Solute Gradient in Tear Meniscus. I. Marx’s Line Hypothesis / Bron, et al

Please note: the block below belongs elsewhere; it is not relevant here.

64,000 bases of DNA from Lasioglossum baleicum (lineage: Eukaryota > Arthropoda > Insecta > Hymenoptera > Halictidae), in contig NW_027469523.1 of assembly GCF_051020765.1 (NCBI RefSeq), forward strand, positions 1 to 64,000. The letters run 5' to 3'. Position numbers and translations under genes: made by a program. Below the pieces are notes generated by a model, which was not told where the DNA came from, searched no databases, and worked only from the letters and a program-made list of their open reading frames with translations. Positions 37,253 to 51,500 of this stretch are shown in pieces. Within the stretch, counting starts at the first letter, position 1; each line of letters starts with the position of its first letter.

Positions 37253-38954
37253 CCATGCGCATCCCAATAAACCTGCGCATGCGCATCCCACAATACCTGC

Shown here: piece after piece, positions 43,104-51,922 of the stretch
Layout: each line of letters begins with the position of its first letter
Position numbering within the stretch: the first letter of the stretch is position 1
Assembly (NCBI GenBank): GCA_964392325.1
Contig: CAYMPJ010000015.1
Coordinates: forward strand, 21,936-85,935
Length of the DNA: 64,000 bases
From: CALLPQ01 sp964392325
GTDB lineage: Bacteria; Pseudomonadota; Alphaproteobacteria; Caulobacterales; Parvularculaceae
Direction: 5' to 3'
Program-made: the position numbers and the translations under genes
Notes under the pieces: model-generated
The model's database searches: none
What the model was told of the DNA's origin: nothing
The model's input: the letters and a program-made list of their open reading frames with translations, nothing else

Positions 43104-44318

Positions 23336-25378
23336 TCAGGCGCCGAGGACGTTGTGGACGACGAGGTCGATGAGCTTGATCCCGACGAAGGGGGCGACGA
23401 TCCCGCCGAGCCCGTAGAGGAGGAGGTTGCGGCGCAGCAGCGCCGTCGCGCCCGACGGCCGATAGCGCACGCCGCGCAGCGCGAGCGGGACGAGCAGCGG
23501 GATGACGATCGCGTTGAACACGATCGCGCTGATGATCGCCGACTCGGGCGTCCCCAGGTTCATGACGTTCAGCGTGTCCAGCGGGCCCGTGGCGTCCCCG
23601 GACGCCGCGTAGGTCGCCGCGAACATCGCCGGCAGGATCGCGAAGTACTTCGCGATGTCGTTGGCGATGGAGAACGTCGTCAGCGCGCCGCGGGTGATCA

fits in with the observations of Tabery, by Ehrlich in 1882118 for the staining using fluorescein dye instilled at high of tissues and cells in the living state. concentration, that fluorescein is To examine the integrity of the ocular taken up by (or ”adheres” to) the same surface after instillation of fluorescein diseased corneal epithelial cells as dye at a suitable concentration, the eye those stained by rose bengal.107,109,123 is examined with the slit-lamp microscope and observed using a blue exciter The caveat should be accepted that source (eg, ”cobalt” light), covering these observations may be subject to the excitation range of fluorescein, the same interpretation as that offered 485-510 nm. In order to observe and by Argueso et al in relation to rose record this fluorescence effectively, the bengal staining of cultured corneal eye must be viewed through a yellow epithelial cells.88 Thus, staining under filter transmitting over the emission cell culture conditions may reflect the range of fluorescein (515-565 nm [eg, a undifferentiated state of the cultured Kodak Wratten 12 filter]). Fluorescein cells. In this respect, the staining of at high concentration, eg, 1%, is poorly Marx’s line, not only by rose bengal fluorescent, due to self-quenching. and lissamine green but also by fluoHowever, at lower concentrations, eg, rescein, is in keeping with this view. 0.1%, it is highly fluorescent (Figure It is notable that, in the absence of 13). To achieve a high fluorescence disease, fluorescein does not usually intensity and maximum contrast at stain other regions of the ocular surthe slit-lamp, matched bandpass filters face epithelia, except in an occasional Figure 13.  Fluorescein fluorescence meacan be used, transmitting at a λ max and scattered manner.100 sured by fluorophotometer in response to of 491 nm for the exciter and 517 nm excitation with blue light in the presence of a yellow barrier filter (Excitation: Barr & Stroud for the barrier filter, the emission peak VIII. Marx’s Line LP1, Baird Atomic B4 filter; Barrier: Ilford of fluorescein. However, for practiA.  Background yellow gelatin filter 110). Fluorophotometer cal purposes and reasons of cost, it is Marx, using a 5% rose bengal output is plotted against fluorescein concensatisfactory to use absorption filters. solution, demonstrated the presence tration, using a thin film cell (approximately In clinical use, these also have the of a narrow line of epithelial staining, 5 μm wide). Fluorescence intensity increases linearly over a concentration ranging from advantage of transmitting red light extending for the full length of each 0.0001-0.1%, after which it falls off acutely as a and providing a background that can lid margin in normal lids of subjects result of quenching. (Reprinted from Webber guide the observer to the clinical target. of both sexes. The line was stainable WR, Jones DP. Continuous fluorophotometric Unless otherwise stated here, from infancy into adult life and could method of measuring tear turnover rate in references to clinical staining with be demonstrated with other acidic humans and analysis of factors affecting accuracy. Med Biol Eng Comput 1986;24:386-92, fluorescein refer to the observation of (anionic) dyes such as eosin (10%) with permission.) fluorescence using a blue exciter filter and water blue or nigrosin (both 5%)6,7 while observing through a yellow or (Figure 14A). Marx placed the location blue-free absorption filter (see below). 119-121 At the level of this line at the junction of the palpebral conjunctiva and the keratinized skin, ie, at the MCJ, and Norn, using triple of magnification used in slit-lamp microscopy, fluorescein staining with fluorescein, lissamine green B and Sudan III, instilled to produce a fluorescent tear film does not usually observed the line to lie behind the ”ampullae” of the meibostain the healthy surface epithelium of either the cornea mian orifices. In his 1985 paper, Norn illustrates it to extend or the conjunctiva proper. This has been interpreted to from the MCJ to the posterior lid margin, which is broader mean that the dye cannot diffuse across healthy epithelial than that normally encountered in the young healthy lid. 29 cell membranes or negotiate the tight junctions between surface epithelial cells. It is usually stated that fluorescein Various other authors have identified the stained surface requires a loss of surface epithelial cells or breakdown of cells to lie immediately behind the MCJ and therefore to these tight junctions in order to enter and visibly stain the represent staining of a few rows of occlusal conjunctival corneal epithelium. Epithelial cell shedding is a continuous cells adjoining the junction. Our own observations concur event at the surface of the eye, implying that tight junctions with this, and it is apparent that in young normal lids, there are formed between contiguous epithelial cells underlying is a zone of unstained cells between the posterior edge of surface cells that are about to be shed. the stained line and the posterior lid margin. In general, Wilson has provided evidence, in the rabbit, to suggest there is more staining nasally, where the line is thicker, than that corneal epithelial cells are intrinsically stainable by temporally, and it is apparent that the entire conjunctival sac fluorescein dye.122 This is in keeping with the observations is surrounded by this stainable row of cells that lie directly behind the MCJ.6 Marx concluded that the affected cells of Feenstra and Tseng, who showed that fluorescein dye can diffuse into rabbit corneal epithelial cells in culture, were in some way involved in the retention of tears within although to a much lesser degree than rose bengal.103 It also the menisci. He demonstrated directly, by examining cells 82